Here’s a personal anecdote: back in 2013 I took plenty of photos at a darkly-lit event with my HTC One and the images ended up looking better than those snapped by a photographer with a DSLR.

HTC also offered its Zoe feature (Zoetrope), which shot a burst of photos that came to life in a short GIF-like video, similar to Apple’s ‘Live Photo’ technology that released several years later. The HTC One’s optical stabilization also helped prevent photos from becoming blurry.

The Nexus 5, on the other hand, featured an 8-megapixel sensor with 1.9-micron pixels. However, according to our review of the device, the Nexus 5 was unreliable. Bader explicitly mentions that the low-light images paled in comparison to the HTC One M7’s.

Winner: HTC One M7

HTC’s One M7 also had better battery life than the Nexus 5, with Google’s device dying around dinner time, while the HTC One would last all day. Additionally, the One M7 featured excellent Beats by Dre stereo speakers. That said, the Nexus 5 was $200 more affordable than the $630 HTC One.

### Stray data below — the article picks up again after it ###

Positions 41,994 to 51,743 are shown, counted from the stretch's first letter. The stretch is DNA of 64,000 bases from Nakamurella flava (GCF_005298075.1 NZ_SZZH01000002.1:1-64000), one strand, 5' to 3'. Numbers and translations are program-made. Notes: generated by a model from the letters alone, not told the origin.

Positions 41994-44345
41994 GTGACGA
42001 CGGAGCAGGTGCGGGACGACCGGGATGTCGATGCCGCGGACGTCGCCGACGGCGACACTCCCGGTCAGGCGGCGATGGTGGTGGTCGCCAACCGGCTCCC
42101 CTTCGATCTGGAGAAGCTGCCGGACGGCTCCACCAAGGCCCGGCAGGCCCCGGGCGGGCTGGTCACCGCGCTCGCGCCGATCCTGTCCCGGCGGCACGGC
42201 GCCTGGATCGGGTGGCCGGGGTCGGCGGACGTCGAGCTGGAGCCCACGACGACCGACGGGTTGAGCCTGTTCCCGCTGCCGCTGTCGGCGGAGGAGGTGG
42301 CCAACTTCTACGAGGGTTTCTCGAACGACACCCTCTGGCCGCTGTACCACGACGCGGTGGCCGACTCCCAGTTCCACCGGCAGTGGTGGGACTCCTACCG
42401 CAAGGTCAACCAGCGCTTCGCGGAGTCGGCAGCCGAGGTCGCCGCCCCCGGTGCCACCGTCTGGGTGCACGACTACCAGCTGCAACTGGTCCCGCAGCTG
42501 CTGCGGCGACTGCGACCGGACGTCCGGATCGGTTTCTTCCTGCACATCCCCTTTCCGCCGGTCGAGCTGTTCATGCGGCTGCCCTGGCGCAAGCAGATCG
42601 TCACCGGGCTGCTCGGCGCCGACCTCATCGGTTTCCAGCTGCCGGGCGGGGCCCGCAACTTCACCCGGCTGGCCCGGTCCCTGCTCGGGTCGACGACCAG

Overall, I’d say the HTC One is the winner

Why does this matter? It doesn’t, but it’s fun to compare two competing devices released nine years ago. It’s also interesting that several of the HTC One M7’s key features are still available in modern smartphones.

Here are our original (ancient) reviews of the HTC One M7 and the Nexus 5. 

Let us know in the comments below which of these smartphone titans you preferred.